13

It is infuriating that liberal America is focusing on Merrick Garland and Roe v. Wade. It’s a failure of political imagination, and shows just how far our heads are up our asses regarding the massive losses we sustained in 2016.

It’s not Roe, and it’s not Obamacare, that’s on the chopping block. It’s everything from the New Deal onward, and quite possibly every progressive reform since the Gilded Age, which is clearly the model of America that conservative SCOTUS has in mind. At a guess, the only thing not at risk, as it might be a bridge too far, is women’s suffrage in the 1920s—but considering how thrilled conservative SCOTUS is regarding restricting voting rights and allowing corporate money in politics, perhaps I’m also failing to imagine sufficiently.

It simply doesn’t matter for shit whether we retake the White House, or get 60 votes in the Senate, or have a Democratic lock on two branches of government between now and 2050. That’s roughly the beginning of the next window when we might have a chance of reversing our SCOTUS losses, and in the meantime, any Democratic initiative anywhere to the left of center-right is likely to get blown away in court. No government accountability, no restraint of corporate power, no gun control, no rebalancing of the American political map in favor of democracy.

This requires an act of political will similar to that undertaken by Republicans when they blocked Merrick Garland, and it’s a simple one: the magical number nine isn’t in the Constitution. It’s set by Congress. And when we hold Congress (as I expect we will in 2021—working from the theory that the GOP will be back in 2008 regard after Trump’s disastrous policies harm their best voters), we need to replace it with thirteen.

That’s because two1 will be the number of SCOTUS justices nominated by a president without a popular majority, and confirmed by a Senate with an even bigger skew in terms of how undemocratically votes result in apportionment of political power. Arguably, the American people want political balance on the Court—either a balance of left and right, or the nomination of centrist and centrist-left Justices going forward. (I could make an argument that 3 million in favor of Hillary argues for Justices as far to the left as Alito is to the right; instead, I’ll make the less radical suggestion that we should aim for centrism rather than liberalism.)

1I’d set this number at three due to W’s appointment of Alito, as while he was nominated in the second term, it was the power of incumbency that allowed W to get there, and that incumbency was also based on an undemocratic outcome. Again, I’ll go for the <ahem> conservative argument.

Two more Justices cancels out the undemocratic power of Trump’s nominees (so far), but that’s not balanced yet. Had these appointments been made by Hillary (or before that, Al Gore), that would have been a 22% swing to the left, not a neutralization. So we need two more votes to counter. Technically, we need four more votes to counter, bringing us to fifteen, as 2/13ths is less than 2/9ths.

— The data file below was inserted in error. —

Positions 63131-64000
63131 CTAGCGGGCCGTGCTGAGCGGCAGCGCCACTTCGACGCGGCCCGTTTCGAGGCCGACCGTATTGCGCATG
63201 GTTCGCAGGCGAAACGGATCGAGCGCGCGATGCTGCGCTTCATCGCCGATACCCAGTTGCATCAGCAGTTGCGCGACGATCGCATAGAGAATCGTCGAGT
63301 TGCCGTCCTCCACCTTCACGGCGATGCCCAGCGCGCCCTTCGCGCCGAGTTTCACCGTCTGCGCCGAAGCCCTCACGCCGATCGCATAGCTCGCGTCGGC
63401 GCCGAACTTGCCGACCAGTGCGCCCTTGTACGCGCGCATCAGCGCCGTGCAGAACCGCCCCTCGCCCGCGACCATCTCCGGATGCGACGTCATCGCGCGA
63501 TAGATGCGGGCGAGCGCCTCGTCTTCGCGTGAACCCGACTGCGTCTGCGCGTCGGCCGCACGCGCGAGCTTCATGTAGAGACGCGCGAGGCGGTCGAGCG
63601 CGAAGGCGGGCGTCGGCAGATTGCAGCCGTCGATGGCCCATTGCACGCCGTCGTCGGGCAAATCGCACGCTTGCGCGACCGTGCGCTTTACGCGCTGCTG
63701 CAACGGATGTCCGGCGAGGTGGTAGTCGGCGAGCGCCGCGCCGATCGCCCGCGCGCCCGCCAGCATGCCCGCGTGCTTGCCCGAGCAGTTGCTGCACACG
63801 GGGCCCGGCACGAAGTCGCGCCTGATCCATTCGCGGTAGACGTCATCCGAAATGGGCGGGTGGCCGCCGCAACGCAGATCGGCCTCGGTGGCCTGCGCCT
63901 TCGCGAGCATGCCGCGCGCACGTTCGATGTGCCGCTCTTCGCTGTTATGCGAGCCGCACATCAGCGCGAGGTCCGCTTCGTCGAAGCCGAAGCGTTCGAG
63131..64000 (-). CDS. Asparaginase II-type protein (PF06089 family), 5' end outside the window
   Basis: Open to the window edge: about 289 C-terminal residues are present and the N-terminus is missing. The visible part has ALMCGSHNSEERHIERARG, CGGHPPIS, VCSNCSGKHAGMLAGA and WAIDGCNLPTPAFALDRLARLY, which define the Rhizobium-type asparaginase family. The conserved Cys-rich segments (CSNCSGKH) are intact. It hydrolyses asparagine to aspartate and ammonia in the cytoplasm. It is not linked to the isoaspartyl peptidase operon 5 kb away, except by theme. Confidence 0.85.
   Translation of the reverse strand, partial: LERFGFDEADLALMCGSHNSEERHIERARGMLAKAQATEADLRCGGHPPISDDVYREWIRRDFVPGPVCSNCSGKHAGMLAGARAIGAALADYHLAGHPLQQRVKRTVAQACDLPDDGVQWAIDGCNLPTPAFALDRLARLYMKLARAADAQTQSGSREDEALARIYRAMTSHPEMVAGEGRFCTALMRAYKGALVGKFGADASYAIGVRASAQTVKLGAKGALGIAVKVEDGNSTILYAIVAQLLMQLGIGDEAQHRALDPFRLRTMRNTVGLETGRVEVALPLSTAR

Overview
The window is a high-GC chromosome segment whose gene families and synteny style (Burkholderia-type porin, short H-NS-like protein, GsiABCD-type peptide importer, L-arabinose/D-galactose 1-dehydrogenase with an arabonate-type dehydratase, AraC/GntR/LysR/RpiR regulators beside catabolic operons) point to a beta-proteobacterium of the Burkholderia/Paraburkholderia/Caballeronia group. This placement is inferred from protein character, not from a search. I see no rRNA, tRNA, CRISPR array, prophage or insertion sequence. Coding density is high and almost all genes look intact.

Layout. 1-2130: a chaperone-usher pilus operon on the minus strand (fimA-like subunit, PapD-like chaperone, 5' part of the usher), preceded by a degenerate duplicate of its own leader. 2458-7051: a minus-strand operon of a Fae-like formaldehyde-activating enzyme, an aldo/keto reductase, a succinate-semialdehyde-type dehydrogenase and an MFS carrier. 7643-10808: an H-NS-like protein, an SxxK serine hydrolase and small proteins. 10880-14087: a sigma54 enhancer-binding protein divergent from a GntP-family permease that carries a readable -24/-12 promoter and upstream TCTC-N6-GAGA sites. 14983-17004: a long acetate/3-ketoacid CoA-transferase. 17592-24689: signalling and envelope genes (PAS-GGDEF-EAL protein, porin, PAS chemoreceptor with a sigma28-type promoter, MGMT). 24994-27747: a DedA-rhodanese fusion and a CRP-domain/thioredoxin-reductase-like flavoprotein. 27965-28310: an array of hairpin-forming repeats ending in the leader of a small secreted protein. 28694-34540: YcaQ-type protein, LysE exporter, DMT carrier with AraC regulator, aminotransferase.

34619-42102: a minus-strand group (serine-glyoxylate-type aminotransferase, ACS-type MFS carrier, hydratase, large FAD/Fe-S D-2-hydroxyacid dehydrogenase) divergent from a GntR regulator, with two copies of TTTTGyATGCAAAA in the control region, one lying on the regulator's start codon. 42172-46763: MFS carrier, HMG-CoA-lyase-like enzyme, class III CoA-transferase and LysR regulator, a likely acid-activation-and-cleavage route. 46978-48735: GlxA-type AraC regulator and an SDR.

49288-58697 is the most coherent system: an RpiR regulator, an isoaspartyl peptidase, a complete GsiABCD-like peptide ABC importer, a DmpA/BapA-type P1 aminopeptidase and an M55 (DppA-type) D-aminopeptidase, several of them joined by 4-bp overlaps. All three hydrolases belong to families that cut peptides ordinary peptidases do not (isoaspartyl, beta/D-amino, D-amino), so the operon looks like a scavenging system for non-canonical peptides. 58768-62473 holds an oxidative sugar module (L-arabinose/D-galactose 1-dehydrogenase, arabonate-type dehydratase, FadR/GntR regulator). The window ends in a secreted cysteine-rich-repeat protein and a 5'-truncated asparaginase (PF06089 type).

Please note that while this may sound shocking, it’s perfectly allowable if Dems hold the White House and 50 seats in the Senate. Mitch McConnell’s own rules say so. These is merely a break from political norms—which the other side is quite happy to break any time they wish. I’m still not quite clear why we’re required to bring Marquess of Queensbury boxing gloves to a machete fight.

Of course, the Washington Post, New York Times, and most current Senate Democrats can be expected to gather their petticoats to their corsets and exclaim how this could never happen. That’s what happened last time: FDR’s attempt to expand the Court was shut down by Senate Democrats. What we need to do is convince our elected representatives that we are out of sufficient fucks to give such that we’re willing to sacrifice decades of political power on the altar of playing nice.2

2Meanwhile, that’s also the obvious spin that puts this into the Overton window. By rejecting Merrick Garland, the GOP is to blame for a period of political instability and breaking of norms, and the Democrats are simply responding in kind. By doing so, we’ll encourage future Congresses to take an approach short of salting the earth for partisan purposes, so Democrats can perfectly well state that they are in favor of a return to norms after past norm-breaking has been addressed.

This is all perfectly kosher under the rules. All it takes is political will. And if we don’t have sufficient will to do so, it doesn’t make a damn bit of difference how hard you work for anything else on your agenda, as it can all be shut down in an instant. Your choice.

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